Better border vigilance

Published April 9, 2015
Pakistan needs to improve security in sensitive border regions to ensure its soil is not used by terrorist groups.—AP/File
Pakistan needs to improve security in sensitive border regions to ensure its soil is not used by terrorist groups.—AP/File

IT is a considerable challenge for the government to clamp down on militant groups that terrorise the Pakistani people and attack symbols of the state.

But when such non-state actors, reportedly based in this country, cross borders and commit acts of terrorism in neighbouring states, Pakistan is put in an even more difficult situation.

On Tuesday, a day before the visit of Iranian Foreign Minister Javad Zarif to Pakistan, militants belonging to the Jaishul Adl outfit reportedly crossed the border from Balochistan and attacked security personnel inside Iran, killing at least eight border guards.

Take a look: Eight Iranian guards killed in ‘Jaish-ul-Adl’ attack

While we cannot definitively say the ambush was planned to coincide with Mr Zarif’s visit, the timing was ironic — and embarrassing — for Pakistan.

Iranian officials claim the militants crossed back into Pakistan and the seriousness of the incident can be gauged by the Iranian foreign ministry’s statement that border security would also be on Mr Zarif’s agenda in Islamabad.

The Iranian government also lodged a protest with Pakistani diplomats in Tehran on Wednesday.

Such cross-border incidents are among the major irritants that stand in the way of improved relations between Islamabad and Tehran.

This is not the first attack of its kind, as militants carried out a similarly deadly raid in 2013, while Iranian guards have also been kidnapped in the past by militants reportedly based in Pakistan.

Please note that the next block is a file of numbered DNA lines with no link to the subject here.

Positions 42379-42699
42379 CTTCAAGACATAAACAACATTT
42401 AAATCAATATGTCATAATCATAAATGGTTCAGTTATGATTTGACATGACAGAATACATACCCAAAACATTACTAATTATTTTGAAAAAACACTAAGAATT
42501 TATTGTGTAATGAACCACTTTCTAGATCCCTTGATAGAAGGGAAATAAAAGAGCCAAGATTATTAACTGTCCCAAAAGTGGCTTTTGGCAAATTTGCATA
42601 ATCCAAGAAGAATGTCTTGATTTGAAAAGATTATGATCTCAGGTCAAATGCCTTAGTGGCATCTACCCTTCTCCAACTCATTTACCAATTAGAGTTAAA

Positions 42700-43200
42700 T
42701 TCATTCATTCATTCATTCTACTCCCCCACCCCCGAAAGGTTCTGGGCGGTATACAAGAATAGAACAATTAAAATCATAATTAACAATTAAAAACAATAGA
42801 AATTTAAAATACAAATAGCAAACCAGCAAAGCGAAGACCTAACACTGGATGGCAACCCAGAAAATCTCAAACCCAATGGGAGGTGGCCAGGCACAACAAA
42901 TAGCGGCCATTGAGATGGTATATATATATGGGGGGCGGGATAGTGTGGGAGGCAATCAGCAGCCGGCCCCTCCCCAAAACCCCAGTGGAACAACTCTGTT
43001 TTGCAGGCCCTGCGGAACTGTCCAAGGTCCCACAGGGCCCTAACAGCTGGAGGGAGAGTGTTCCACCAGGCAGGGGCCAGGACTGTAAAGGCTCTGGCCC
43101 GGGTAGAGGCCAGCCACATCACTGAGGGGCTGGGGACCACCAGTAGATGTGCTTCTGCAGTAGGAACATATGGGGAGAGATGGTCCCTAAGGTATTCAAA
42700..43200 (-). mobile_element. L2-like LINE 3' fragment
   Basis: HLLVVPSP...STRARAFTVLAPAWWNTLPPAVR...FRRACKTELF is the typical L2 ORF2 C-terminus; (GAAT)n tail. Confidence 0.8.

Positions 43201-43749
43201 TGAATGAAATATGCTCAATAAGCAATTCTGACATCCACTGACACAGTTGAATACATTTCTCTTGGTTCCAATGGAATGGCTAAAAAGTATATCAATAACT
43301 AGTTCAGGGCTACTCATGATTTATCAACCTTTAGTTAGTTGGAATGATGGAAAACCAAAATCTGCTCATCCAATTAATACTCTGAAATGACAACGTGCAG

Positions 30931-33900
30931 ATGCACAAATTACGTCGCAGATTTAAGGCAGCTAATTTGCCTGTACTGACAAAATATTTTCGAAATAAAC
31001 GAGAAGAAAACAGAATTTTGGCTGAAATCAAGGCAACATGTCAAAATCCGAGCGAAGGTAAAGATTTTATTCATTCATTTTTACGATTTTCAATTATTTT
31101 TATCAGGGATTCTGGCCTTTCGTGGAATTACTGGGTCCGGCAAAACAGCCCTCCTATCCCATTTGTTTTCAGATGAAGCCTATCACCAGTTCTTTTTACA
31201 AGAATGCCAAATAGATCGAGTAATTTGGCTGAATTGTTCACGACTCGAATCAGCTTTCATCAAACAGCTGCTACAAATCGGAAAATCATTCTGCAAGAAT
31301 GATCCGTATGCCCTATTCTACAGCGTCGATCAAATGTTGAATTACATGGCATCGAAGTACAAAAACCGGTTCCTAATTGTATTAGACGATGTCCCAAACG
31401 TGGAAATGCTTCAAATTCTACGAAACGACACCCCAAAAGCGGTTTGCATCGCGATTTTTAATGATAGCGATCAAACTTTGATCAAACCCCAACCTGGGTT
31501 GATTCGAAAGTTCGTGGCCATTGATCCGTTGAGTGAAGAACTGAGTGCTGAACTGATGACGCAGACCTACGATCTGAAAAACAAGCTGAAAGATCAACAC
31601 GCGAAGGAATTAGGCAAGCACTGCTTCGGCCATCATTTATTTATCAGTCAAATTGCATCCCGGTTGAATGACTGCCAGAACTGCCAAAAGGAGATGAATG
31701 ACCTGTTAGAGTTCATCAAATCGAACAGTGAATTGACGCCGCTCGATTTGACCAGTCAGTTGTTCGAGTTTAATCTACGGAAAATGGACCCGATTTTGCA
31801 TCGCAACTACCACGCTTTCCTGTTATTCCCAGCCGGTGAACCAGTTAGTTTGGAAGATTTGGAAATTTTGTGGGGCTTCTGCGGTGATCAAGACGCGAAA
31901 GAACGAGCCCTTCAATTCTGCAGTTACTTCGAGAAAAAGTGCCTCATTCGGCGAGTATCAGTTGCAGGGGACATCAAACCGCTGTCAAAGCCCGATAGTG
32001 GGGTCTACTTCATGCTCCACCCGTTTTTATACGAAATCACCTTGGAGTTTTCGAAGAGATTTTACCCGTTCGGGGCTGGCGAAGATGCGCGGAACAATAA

Along with creating a rift between both countries through such activities, militants belonging to groups such as Jundallah and Jaishul Adl are also believed to be involved in sectarian violence inside Pakistan.

Therefore, to maintain its obligations to its neighbour and for its own security, it is imperative for Pakistan to seriously tackle the issue of cross-border militancy.

While there have been several militant attacks that have affected bilateral relations negatively, there have also been occasions where Pakistani authorities have played a major role in tracking down anti-Iran militants.

Among these was the capture of Abdul Salam Reki of Jundallah earlier this year, who was apprehended by local security forces from a bus near Quetta. His capture proved that concerted, intelligence-based efforts can neutralise such violent elements.

Some security experts have also called for the reformation of the ‘A’ and ‘B’ policing areas in the districts bordering Iran.

Pakistan will need to work with Tehran and improve security in sensitive border regions to ensure its soil is not used by terrorist groups to cause trouble across the border.

Published in Dawn, April 9th, 2015

On a mobile phone? Get the Dawn Mobile App: Apple Store | Google Play

Opinion

Editorial

Miftah’s misery
Updated 06 Jul, 2022

Miftah’s misery

It cannot be easy to be finance minister in times like these, with friend and foe alike gunning for you over difficult decisions.
Phone tapping
06 Jul, 2022

Phone tapping

IT is the season of audio leaks. No sooner does one ‘incriminating’ clip lose its shock value than another...
Transgender job quota
06 Jul, 2022

Transgender job quota

IN a society where transgender persons often face violence and abuse, the Sindh Assembly’s decision to reserve a...
Warming ties
05 Jul, 2022

Warming ties

BILATERAL ties with the US are clearly on the mend after an extensive rough patch under the PTI government. While ...
LNG emergency
Updated 05 Jul, 2022

LNG emergency

The problem is that Pakistan does not have sufficient cash at the moment to buy even a single LNG cargo at present prices.
The invisible half
05 Jul, 2022

The invisible half

WHAT better illustrates the Afghan Taliban’s misogynistic and mediaeval worldview than the fact that not a single...